Portage Road Repaving Presents Danger of Radioactive Contamination: US Surveys Show high concentration of radioactive material likely under the road

By Lou Ricciuti and Frank Parlato

What lies under Portage Road?  A test would find out conclusively.

What lies under Portage Road? A test would find out conclusively.

Niagara Falls – A section of Portage Road – between Ferry and Niagara – is scheduled for road work this summer and is expected to start any day.

The Portage Road work – which is listed as part of Mayor Paul Dyster’s “in-house street paving & other roadway re-construction costs” in his proposed 2016 capital spending plan is budgeted for $650,000.

It may cost more than that depending on the type of work the city winds up doing on the road and what they unearth.

According to the US Department of Energy’s landmark 1979 EG&G Aerial Radiological Survey and subsequent Oak Ridge Laboratories Ground Level Survey, what is likely buried under Portage Road is a fairly large amount of radioactive material.

In fact, Portage is the most radioactive road per-mile in the city, based on the number of “hot spots” that registered unnatural levels of radioactivity on this road when the federal government conducted is surveys.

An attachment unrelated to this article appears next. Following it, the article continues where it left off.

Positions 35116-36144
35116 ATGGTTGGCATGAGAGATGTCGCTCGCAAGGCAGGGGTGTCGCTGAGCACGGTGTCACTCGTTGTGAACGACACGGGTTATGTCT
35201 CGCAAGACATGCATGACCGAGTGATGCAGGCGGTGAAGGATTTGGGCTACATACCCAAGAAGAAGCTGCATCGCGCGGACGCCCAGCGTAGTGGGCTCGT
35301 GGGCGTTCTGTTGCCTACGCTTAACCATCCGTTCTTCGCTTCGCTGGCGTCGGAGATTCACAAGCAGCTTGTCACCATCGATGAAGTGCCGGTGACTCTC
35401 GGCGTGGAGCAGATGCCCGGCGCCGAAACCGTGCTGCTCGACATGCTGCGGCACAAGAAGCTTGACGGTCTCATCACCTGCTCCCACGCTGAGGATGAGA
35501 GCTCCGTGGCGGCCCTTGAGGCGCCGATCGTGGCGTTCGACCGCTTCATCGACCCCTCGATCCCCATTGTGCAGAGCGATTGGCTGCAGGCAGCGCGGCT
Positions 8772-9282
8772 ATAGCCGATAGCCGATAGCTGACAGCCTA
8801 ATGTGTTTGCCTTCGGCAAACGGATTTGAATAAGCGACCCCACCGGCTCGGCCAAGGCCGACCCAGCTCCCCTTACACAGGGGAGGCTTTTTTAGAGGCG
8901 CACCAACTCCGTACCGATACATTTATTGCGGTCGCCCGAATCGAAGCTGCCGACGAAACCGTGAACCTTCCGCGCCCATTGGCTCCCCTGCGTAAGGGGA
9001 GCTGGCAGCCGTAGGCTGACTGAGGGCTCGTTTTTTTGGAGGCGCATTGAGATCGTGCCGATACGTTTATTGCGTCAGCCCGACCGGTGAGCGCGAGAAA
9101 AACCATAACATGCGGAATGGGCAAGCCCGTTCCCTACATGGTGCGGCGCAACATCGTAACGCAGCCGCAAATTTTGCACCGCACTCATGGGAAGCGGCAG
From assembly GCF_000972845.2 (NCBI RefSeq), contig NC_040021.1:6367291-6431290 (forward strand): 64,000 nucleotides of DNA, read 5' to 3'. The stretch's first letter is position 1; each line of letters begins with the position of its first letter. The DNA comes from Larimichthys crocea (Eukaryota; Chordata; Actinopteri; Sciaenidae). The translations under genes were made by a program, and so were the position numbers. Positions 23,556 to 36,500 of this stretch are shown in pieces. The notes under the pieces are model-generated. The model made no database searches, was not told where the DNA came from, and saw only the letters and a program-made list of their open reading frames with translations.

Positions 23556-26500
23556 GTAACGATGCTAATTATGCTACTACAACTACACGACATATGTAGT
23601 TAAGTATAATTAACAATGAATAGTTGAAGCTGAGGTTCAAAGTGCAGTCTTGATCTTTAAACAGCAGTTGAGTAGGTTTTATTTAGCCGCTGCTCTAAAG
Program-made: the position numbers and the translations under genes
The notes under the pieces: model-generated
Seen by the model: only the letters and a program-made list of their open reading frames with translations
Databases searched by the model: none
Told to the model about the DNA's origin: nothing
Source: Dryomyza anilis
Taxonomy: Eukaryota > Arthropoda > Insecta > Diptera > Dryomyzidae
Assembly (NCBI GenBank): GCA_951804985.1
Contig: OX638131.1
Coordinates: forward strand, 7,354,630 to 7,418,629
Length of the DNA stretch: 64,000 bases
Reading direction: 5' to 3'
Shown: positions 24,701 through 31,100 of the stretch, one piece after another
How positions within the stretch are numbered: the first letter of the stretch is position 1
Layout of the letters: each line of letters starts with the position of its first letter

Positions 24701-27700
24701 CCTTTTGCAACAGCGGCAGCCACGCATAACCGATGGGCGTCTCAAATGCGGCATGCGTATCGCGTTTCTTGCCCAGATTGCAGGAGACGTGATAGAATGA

The surveys were initiated by concerns stemming from the Love Canal environmental disaster and were meant as an inquiry into the past history of the industrial activities of Niagara.

The 1979 surveys revealed about 100 hot spots in the city. Thirteen alone are on Portage Road.

Buried under Portage Road is what is likely a portion of the derivative radioactive waste product from Niagara’s pioneer role at the beginning of the atomic age, circa 1942, and onward.

At that time the city chemical and metallurgical companies were tasked by the US Government to develop and create radioactive materials necessary for the world’s first reactors and atomic weapons.

The radioactive materials handled by these local industrial complexes ranged from uranium to plutonium and nearly every known isotope of the time. In those early atomic energy days safeguards were not strictly enforced, or were ignored altogether.

The processing and refining of radioactive chemicals and metals produced large quantities of wastes as Niagara Falls became the free world’s largest production center for radioactive uranium metal-from-ore.

A copy of one of the maps from the US Dept of Energy’s 1979 survey. The map shows that Portage Road has 13 hot spots of concentrated radioactivity that was detected from aerial surveillance.

A copy of one of the maps from the US Dept of Energy’s 1979 survey. The map shows that Portage Road has 13 hot spots of concentrated radioactivity that was detected from aerial surveillance.